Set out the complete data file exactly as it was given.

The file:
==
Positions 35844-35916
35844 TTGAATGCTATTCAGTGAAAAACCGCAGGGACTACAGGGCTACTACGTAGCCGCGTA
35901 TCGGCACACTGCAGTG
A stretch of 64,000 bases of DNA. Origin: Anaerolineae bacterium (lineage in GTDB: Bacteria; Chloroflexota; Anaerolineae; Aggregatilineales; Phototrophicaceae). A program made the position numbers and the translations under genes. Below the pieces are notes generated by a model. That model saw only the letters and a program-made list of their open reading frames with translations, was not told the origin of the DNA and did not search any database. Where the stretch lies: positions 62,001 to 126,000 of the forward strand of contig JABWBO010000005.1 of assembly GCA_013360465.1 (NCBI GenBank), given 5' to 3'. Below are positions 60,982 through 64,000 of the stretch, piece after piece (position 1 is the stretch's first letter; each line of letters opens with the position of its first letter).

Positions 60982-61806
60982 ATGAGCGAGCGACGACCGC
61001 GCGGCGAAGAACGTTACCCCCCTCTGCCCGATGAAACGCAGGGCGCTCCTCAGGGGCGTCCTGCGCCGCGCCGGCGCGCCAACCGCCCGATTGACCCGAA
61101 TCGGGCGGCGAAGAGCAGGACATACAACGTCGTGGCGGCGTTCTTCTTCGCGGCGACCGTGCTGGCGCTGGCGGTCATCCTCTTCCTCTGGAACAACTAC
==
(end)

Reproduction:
Positions 35844-35916
35844 TTGAATGCTATTCAGTGAAAAACCGCAGGGACTACAGGGCTACTACGTAGCCGCGTA
35901 TCGGCACACTGCAGTG
A stretch of 64,000 bases of DNA. Origin: Anaerolineae bacterium (lineage in GTDB: Bacteria; Chloroflexota; Anaerolineae; Aggregatilineales; Phototrophicaceae). A program made the position numbers and the translations under genes. Below the pieces are notes generated by a model. That model saw only the letters and a program-made list of their open reading frames with translations, was not told the origin of the DNA and did not search any database. Where the stretch lies: positions 62,001 to 126,000 of the forward strand of contig JABWBO010000005.1 of assembly GCA_013360465.1 (NCBI GenBank), given 5' to 3'. Below are positions 60,982 through 64,000 of the stretch, piece after piece (position 1 is the stretch's first letter; each line of letters opens with the position of its first letter).

Positions 60982-61806
60982 ATGAGCGAGCGACGACCGC
61001 GCGGCGAAGAACGTTACCCCCCTCTGCCCGATGAAACGCAGGGCGCTCCTCAGGGGCGTCCTGCGCCGCGCCGGCGCGCCAACCGCCCGATTGACCCGAA
61101 TCGGGCGGCGAAGAGCAGGACATACAACGTCGTGGCGGCGTTCTTCTTCGCGGCGACCGTGCTGGCGCTGGCGGTCATCCTCTTCCTCTGGAACAACTAC